Q51 Mr Harris: Based on your experience of the past few weeks or months, if we experience the same severity of winter at the end of this year, do you think the industry is better positioned to deal with that?
Robin Gisby: Yes, I think so. If you go back to what we learned from January 2010, there were a range of extremes with which we were dealing in the National Task Force and which we picked up in David Quarmby’s original report. We have put some of that in place. We had our difficulties, as I have said, in that first cold spell. But from what we have learned and what we have coming through, we will continue to do better. We must take the view that this kind of extreme weather is not going to go away, it is going to come rapidly, and vary quite a lot across the country and during 24 hours.
With regard to our responsiveness to issues south of the river with the conductor rail, we are doing a number of things there. We are looking at more heating of it. That worked in Kent very well. We are looking at improved de-icing of it and one or two other things that can happen on the train. Elsewhere, with the provision of snow ploughs and other things, particularly feeding contingency timetables into passenger information, again, there are some good things happening there. For a repeat of similar conditions-and it is only reasonable to assume that it will happen-we will continue to improve the level of service we can offer.
Q52 Chair: Mr Scoggins, did you have access to accurate, uptodate timetables so that passengers could get information before they travel?
Chris Scoggins: Yes, generally speaking, Chairman, we did indeed have access to uptodate timetables. There were instances where the brand new timetabling system, which delivered a lot of improvements to us compared to its predecessor, due to its newness, had some difficulties on certain days in certain areas. On those we had to do workarounds on the day, with the resources available.
Q53 Chair: But Passenger Focus say that people bought tickets for nonexistent journeys. How could that have happened?
Chris Scoggins: Indeed. Where those timetables were not correct we did have messages displayed on our website, which I believe is the focus of Passenger Focus’s attention here, clearly warning people that the timetables were incorrect. However, it was still possible to buy tickets for trains that were not going to run. We have identified work that we currently have under way which will deliver for October this year, by which we will take the corrections to the timetable that are put in during the night or early in the morning into our journey planning systems. That is a programme that is already under way. We are also looking at how we can pass those corrections, in instances where there have been difficulties with the timetable, out to other journey planning and retail systems. The industry is investing millions in this at the moment and we need to carry on working closely with Network Rail also to make sure that the changes to contingency timetables can be passed through to passengers more quickly.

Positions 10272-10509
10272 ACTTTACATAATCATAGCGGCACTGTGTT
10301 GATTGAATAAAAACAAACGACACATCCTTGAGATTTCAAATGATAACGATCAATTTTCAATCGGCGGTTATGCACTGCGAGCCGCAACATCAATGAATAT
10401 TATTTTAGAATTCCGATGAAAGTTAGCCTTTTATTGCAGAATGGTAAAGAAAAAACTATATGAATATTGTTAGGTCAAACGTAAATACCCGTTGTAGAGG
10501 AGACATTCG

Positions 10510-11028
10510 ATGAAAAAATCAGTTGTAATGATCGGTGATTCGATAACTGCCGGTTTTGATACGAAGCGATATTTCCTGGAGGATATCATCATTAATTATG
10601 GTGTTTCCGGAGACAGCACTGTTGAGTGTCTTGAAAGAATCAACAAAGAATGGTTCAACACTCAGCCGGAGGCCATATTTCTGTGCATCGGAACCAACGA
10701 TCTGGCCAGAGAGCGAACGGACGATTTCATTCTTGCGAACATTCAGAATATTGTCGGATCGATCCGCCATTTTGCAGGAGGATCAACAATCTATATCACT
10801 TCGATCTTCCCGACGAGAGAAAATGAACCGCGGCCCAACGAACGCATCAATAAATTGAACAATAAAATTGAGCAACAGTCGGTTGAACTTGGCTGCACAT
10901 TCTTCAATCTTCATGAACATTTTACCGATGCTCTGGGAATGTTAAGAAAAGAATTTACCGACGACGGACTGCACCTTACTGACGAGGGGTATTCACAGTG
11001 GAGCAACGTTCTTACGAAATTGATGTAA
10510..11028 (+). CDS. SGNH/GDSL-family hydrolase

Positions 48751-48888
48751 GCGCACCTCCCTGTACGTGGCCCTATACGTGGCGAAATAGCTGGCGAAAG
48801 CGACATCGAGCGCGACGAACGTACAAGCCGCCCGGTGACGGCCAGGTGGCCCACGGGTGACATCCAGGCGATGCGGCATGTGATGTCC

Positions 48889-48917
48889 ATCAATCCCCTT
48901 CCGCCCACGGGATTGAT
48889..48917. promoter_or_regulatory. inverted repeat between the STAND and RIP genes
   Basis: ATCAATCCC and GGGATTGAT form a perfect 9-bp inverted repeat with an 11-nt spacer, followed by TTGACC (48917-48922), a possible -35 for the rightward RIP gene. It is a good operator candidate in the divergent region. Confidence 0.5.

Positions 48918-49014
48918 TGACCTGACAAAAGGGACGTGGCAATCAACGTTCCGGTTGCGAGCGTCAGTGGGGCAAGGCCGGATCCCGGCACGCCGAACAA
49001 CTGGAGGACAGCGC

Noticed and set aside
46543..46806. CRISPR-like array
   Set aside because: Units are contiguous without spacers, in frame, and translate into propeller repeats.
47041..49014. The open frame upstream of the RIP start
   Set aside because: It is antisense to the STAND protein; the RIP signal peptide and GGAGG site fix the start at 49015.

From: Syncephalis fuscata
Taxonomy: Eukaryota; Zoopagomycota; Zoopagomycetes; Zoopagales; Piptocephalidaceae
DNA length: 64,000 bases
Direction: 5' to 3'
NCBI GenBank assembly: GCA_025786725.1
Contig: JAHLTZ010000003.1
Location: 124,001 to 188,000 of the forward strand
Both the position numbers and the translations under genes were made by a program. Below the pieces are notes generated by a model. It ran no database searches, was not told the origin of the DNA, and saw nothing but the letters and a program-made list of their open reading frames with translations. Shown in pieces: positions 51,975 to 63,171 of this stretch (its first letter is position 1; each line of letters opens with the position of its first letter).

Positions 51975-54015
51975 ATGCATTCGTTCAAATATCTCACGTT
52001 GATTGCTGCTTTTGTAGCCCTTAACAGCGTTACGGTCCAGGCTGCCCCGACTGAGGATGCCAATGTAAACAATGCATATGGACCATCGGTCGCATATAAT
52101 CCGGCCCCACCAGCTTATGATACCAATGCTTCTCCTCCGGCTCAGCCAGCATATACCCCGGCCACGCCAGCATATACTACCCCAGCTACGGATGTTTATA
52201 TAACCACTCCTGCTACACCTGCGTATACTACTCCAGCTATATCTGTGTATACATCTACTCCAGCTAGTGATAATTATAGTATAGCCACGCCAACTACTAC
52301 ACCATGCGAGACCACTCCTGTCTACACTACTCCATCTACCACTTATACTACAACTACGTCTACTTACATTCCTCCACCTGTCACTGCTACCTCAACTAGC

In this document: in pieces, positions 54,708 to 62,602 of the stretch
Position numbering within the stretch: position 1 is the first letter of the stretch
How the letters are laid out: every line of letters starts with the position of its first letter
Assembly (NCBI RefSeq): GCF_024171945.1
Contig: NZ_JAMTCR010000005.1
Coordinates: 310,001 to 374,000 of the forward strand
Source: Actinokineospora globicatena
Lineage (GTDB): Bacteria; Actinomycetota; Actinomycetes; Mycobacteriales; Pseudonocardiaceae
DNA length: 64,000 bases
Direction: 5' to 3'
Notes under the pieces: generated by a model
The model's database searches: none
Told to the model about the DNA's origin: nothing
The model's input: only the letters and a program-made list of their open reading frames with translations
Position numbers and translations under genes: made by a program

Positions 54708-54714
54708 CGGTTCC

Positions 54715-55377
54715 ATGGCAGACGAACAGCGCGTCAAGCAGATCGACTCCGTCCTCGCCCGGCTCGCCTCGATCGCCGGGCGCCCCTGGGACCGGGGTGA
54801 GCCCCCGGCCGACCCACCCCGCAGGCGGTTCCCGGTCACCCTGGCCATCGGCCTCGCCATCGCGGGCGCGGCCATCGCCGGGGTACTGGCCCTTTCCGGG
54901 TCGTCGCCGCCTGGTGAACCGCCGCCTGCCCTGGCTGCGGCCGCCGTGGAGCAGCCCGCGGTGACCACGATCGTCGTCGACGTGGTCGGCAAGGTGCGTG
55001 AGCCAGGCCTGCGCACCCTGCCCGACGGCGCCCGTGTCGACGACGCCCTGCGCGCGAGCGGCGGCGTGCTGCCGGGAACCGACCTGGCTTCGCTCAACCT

Q54 Gavin Shuker: I just want to reflect on how train operating companies work under these conditions. As I understand it, there are certain financial penalties that are associated with poor performance. If I were looking to minimise those as a train operating company, what kind of mechanisms could I employ during cold weather?
Chris Burchell: To minimise the penalties?
Gavin Shuker: That’s right.
Chris Burchell: I think to deliver the best service for passengers that you can is the best way to minimise the penalties. The relationship that train operators have with Network Rail is one of contract in this area, but I can quite honestly say to you that in these circumstances train operators and Network Rail will work hand in hand to deliver the absolute best service they possibly can for passengers. That is the primary concern we have and that is what we aim to do. In most cases and in most places we sit next to each other in our control rooms, and when we are planning the next day’s service we do it together, with the sole focus of providing the best capacity and the best and the most reliable service that we can for our passengers.
Q55 Gavin Shuker: Is it better to cancel a service or run it late?
Robin Gisby: It depends, I think. Those are judgments that are best made locally between one of my route directors and a train operator. I would not like the Committee to get the impression that these are two remote organisations that don’t talk to each other. Most people at the sharp end are colocated, working together and, as Chris says, fundamentally driven by trying to operate the best service.